One card is actually two PCBs sandwiched together – it’s a dual-monitor video card with the ability to output to both an MDA screen and a CGA screen simultaneously (more on these standards later) – each standard required a separate PCB on this card – there’s a composite TV output in addition to the pair of 9-pin monitor outputs as well. Bizarrely, this card also doubles as a parallel port controller, with a ribbon cable providing a 25-pin port. It’s typical of the Wacky Races vibe seen on cards at the time, with multiple features shoehorned into one expansion slot.
Similarly, there’s also a 384KB memory expansion card, which also doubles as a serial I/O card, with a 25-pin port on the backplate. The final card is an MFM storage controller for the 5.25in floppy drive at the front of the machine.
Although the PC was clearly built with expansion in mind, Short points out that ‘IBM was not the first to introduce expansion slots. As far back as 1976, Altair produced the 8800b with an 18-slot backplane, the Apple II also featured slots from 1977 and there was also an expansion bus on the BBC Micro from 1981. No doubt market research and competitive analysis showed that this approach would provide additional flexibility and options without having to redesign the motherboard’.
Interestingly, though, Short also says IBM was keeping an ‘eye on the hobby market. A standard bus with expansion slots would allow users to create their own peripherals. IBM even announced a Prototyping Card, with an area for standard bus interface components and a larger area for building your own design’. It’s a far cry from the heavily populated PCI-E cards with complex machine soldering that we see today.
That 384KB memory card shows a very different approach to memory expansion than the tidy modules we have today. Believe it or not, at launch, the PC 5150 base spec came with just 16KB of memory (a millionth of the amount of memory in today’s 16GB machines), which was supplied in the form of DRAM chips on the bottom right corner of the motherboard.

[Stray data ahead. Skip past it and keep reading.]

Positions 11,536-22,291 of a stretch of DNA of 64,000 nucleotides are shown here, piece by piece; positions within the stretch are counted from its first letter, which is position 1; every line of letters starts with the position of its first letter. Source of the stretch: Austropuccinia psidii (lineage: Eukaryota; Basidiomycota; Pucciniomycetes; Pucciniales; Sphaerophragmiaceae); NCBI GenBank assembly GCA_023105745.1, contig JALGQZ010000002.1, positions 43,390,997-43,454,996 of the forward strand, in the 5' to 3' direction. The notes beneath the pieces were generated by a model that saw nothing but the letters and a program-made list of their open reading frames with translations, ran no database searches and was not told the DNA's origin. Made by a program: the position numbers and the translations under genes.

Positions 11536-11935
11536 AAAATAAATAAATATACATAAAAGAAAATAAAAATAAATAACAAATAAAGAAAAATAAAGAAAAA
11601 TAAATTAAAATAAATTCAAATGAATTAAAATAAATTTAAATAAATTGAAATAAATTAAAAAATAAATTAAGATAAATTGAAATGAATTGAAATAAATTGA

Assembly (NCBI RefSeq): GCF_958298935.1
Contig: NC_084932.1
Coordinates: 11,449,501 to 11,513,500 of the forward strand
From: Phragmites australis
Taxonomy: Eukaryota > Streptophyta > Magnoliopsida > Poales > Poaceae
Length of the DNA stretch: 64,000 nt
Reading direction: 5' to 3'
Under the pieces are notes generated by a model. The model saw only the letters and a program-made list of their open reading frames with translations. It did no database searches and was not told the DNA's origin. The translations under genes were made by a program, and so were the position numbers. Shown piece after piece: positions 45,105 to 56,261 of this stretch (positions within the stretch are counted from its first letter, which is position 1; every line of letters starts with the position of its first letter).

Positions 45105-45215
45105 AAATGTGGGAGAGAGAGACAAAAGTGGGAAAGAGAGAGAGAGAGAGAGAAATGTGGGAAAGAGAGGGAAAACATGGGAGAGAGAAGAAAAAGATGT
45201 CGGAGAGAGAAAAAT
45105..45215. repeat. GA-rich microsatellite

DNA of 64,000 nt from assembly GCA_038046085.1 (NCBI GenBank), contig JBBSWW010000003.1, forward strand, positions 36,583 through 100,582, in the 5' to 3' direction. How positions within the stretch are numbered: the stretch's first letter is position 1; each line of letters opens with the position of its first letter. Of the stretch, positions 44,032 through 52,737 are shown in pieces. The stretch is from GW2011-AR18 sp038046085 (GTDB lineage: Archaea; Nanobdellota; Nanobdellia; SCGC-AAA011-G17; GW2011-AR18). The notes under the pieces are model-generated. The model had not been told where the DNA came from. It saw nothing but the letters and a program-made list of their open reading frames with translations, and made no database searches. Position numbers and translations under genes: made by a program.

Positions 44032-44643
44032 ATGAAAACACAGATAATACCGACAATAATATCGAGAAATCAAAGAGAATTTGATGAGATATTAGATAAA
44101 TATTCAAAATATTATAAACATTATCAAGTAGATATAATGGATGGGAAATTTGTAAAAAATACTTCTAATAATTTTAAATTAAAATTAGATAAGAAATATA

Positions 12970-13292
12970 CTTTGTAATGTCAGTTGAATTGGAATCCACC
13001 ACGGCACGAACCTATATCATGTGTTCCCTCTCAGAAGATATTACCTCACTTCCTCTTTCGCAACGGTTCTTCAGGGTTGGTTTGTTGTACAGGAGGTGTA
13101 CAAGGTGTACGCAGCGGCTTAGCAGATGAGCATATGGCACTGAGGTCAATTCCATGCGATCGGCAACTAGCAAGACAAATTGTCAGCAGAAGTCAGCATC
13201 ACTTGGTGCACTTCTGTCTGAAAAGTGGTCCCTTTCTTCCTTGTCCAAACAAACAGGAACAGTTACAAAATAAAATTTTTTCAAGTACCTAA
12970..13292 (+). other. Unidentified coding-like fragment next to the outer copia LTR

The top spec at launch increased that amount to 64KB, although you could theoretically also install the DRAM chips yourself if you could get hold of exactly the right spec of chips and set it up properly. The chips on the motherboard are split into four banks, each with nine chips (eight bits and one parity bit). In the original spec, the 16KB configuration filled one bank, while the 64KB configuration filled all four banks with 16KB of memory each.
A later revision of the motherboard expanded this to 64KB as the base spec with one bank filled, and 256KB with all four banks filled (this is the spec in our sample). If you then added a 384KB memory card, such as the one in our sample, you ended up with 640KB of memory – the maximum base memory addressable by PCs at this time.
Graphics and displays
As we previously mentioned, our PC 5150 sample has a dual-monitor card, which supports both the display standards available to the IBM PC at launch. A Mono Display Adaptor (MDA) card could only output text with no graphics, while a Color Graphics Adaptor (CGA) card could output up to four colours (from a palette of 16) at 320 x 200, or output monochrome graphics at 640 x 200.